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Opinions of Wednesday, 29 April 2020

Columnist: Rt. Rev. Prof. Osei Safo-Kantanka

Management of COVID-19 in Ghana: Where is the God factor?


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On Sunday night, I jumped for joy when the president announced the lifting of the partial lockdown of the Greater Accra, Tema, Kasoa and Greater Kumasi areas.

I had led a virtual worship service on Kessben Radio & TV in the morning as I have been doing since church and other social gatherings were banned. The theme for my message was the title of this article.

My message was simply based on the fact that since the beginning of the pandemic, our president is probably the only head of state in the world who has asked the church and other religious bodies to fast and pray on a specific day for divine intervention in combating the spread of the pandemic in his/her country. On that day, the Mayor of Kumasi Metropolitan Area, Hon. Osei Assibey, invited me to lead the prayer session on Hello FM. I was surprised that as I drove to the station, I saw that many of the shops were closed. Virtually the whole nation responded to the president’s call for prayer, and the electronic media led the way. Did our president and Ghanaians believe in the power of prayer? The answer is; Yes! Do you therefore think that the God we serve has no power to set aside epidemiological predictions that will cause the incidence of the disease to be different in Ghana and indeed in Africa?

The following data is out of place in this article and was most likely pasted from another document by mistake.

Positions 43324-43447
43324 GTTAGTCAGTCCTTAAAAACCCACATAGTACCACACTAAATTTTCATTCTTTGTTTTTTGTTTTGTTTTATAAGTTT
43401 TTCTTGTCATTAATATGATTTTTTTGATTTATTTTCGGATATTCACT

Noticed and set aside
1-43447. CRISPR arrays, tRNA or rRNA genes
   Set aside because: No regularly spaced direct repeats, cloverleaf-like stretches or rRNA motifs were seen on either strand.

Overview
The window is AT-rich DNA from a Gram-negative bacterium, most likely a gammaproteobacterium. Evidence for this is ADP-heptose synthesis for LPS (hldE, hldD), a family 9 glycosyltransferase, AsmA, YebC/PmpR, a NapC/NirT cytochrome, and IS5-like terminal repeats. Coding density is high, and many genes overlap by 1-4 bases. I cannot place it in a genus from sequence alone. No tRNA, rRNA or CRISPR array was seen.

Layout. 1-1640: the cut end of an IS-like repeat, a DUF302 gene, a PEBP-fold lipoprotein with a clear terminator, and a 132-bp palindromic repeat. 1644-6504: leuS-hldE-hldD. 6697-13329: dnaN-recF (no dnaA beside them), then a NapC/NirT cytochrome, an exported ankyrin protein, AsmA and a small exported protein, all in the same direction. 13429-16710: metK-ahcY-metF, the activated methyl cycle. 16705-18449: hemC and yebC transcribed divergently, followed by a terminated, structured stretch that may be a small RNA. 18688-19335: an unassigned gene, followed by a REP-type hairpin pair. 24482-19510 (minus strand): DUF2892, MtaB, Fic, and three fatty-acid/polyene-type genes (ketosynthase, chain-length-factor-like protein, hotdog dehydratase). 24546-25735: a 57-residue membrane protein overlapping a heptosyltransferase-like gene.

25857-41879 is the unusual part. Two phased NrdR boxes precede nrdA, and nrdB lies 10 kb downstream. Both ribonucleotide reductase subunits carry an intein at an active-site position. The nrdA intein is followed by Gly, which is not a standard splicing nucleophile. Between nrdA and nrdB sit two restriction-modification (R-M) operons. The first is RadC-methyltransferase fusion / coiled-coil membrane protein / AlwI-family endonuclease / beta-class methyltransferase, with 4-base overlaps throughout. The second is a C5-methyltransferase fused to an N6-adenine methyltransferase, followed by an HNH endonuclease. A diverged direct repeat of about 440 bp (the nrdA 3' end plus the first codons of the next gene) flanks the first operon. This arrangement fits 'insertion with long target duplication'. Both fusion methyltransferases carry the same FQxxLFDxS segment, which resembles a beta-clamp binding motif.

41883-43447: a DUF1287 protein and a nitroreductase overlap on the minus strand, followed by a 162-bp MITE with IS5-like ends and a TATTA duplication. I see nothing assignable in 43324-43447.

In an article on the Internet, Gabby Okyere-Darko wrote:

“The data shows and the scientists explain that the dynamics of the virus in Ghana and much of Africa, so far, appears different from what we are seeing elsewhere. The mechanisms by which this virus is transmitted is the same everywhere, whether you are in Accra or Madrid—coughing, sneezing handshaking, being in close contact with an infected person, etc. However, there is evidence across the world that the way it spreads, the speed, pattern and impact of that spread may vary from country to country, community to community. Yet those who are convinced that lifting the partial lockdown was wrong may have a point. Only time will tell. But they will be wrong to think that their opinion is supported by science and data and that of the president not. I will proceed to show why.”

Last Sunday morning, I did not base my arguments on the scientific data and I refused to be guided by what is happening in other countries. I based my arguments on faith, which should never be relegated to the background as unimportant. You may argue that ours is not a theocracy but a democracy, but we must accept that the vast majority of our people are not secular in their outlook to life as pertains elsewhere. For us, the God factor is important!